Cameron Brandt, director of research at EPFR Global, said: "The latest flows are consistent with expectations that central banks will step up to the plate again, putting more pressure on those holding cash and safe haven debt and boosting the attraction of riskier, more rewarding asset classes and tangible alternatives to paper currencies.
Safety-first strategies were still the order of the day for many investors, however, with US bond funds accounting for over three-quarters of the net $4.14bn absorbed by all EPFR Global-tracked bond funds while inflows into equity funds favoured diversified global and global emerging markets strategies.
Meanwhile, money market funds experienced their biggest outflow ($33bn) since the first week of August last year, as concerns about exposure to eurozone debt and fears already minimal returns will be driven lower by additional QE contributed to redemptions.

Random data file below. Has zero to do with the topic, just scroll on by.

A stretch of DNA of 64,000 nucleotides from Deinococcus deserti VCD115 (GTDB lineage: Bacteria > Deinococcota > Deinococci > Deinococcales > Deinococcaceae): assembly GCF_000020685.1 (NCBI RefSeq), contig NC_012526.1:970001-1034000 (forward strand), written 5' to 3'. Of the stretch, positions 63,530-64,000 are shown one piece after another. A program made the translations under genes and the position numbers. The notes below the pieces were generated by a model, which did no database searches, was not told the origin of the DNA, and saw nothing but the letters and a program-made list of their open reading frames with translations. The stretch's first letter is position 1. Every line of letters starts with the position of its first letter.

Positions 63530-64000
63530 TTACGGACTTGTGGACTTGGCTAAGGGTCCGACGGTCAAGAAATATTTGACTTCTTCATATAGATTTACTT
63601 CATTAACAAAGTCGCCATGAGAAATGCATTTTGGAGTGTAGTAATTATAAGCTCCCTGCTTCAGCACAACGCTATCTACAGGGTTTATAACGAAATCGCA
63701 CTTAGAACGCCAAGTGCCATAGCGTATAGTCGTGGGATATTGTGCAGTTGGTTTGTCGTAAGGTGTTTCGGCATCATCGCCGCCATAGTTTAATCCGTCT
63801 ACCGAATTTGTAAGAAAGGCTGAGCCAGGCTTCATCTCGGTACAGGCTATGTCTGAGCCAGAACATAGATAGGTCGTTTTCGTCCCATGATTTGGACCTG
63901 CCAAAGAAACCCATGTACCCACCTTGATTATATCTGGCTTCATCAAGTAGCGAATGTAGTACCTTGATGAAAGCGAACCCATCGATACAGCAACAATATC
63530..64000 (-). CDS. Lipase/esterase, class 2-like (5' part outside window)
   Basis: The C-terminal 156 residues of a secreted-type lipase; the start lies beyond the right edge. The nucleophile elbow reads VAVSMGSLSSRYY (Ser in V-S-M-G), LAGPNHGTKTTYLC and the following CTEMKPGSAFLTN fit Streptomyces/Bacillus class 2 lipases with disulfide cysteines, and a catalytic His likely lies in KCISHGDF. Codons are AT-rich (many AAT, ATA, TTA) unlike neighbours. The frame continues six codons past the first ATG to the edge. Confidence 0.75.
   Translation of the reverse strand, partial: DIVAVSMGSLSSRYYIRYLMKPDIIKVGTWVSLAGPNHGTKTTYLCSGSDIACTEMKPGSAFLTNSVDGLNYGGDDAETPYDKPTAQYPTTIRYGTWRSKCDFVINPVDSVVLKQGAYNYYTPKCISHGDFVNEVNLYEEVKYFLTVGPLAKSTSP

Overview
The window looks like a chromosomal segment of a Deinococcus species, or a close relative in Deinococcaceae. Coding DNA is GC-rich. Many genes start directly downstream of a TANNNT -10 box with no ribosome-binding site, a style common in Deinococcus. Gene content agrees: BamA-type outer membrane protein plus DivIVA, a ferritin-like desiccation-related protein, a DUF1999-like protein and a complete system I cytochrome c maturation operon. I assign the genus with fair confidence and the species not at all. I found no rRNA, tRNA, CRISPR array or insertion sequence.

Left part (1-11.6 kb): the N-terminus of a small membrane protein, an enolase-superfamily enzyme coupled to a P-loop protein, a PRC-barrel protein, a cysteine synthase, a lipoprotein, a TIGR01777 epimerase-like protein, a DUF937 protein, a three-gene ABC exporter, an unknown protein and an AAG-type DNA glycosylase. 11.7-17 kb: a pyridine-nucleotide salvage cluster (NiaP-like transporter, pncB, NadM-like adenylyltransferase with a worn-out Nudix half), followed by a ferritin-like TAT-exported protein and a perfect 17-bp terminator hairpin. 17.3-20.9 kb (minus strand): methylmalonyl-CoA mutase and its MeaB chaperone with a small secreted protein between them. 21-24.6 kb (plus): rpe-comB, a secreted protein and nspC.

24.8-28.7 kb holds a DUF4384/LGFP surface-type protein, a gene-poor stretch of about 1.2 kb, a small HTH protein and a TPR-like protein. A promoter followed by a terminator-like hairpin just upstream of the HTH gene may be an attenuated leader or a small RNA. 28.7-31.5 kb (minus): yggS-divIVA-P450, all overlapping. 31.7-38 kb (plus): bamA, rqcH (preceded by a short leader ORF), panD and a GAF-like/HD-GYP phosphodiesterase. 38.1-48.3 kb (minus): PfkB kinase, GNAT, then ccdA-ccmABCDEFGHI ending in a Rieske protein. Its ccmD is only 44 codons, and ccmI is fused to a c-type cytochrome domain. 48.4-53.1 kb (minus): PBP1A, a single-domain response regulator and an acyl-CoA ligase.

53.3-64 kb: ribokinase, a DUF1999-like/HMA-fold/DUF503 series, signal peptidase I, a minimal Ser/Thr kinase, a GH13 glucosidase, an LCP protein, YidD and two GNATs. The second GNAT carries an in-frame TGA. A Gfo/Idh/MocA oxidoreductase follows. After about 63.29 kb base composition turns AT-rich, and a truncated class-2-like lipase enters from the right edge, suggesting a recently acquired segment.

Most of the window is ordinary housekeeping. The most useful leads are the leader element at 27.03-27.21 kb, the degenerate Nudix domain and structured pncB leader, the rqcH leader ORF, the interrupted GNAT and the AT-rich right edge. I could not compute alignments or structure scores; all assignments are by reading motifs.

Canada, US, Japan and Germany equity funds all recorded inflows in excess of $650m in the week ending 20 June, although Japanese inflows were concentrated in a handful of domestically domiciled ETFs, suggesting the Bank of Japan have continued their asset buying programme.
On the bond side of the fence the most interesting development was inflows into local currency emerging market debt, their biggest since the fourth week of March, with funds dedicated to all three of the major regions – Asia, EMEA and Latin America – all witnessing fresh money.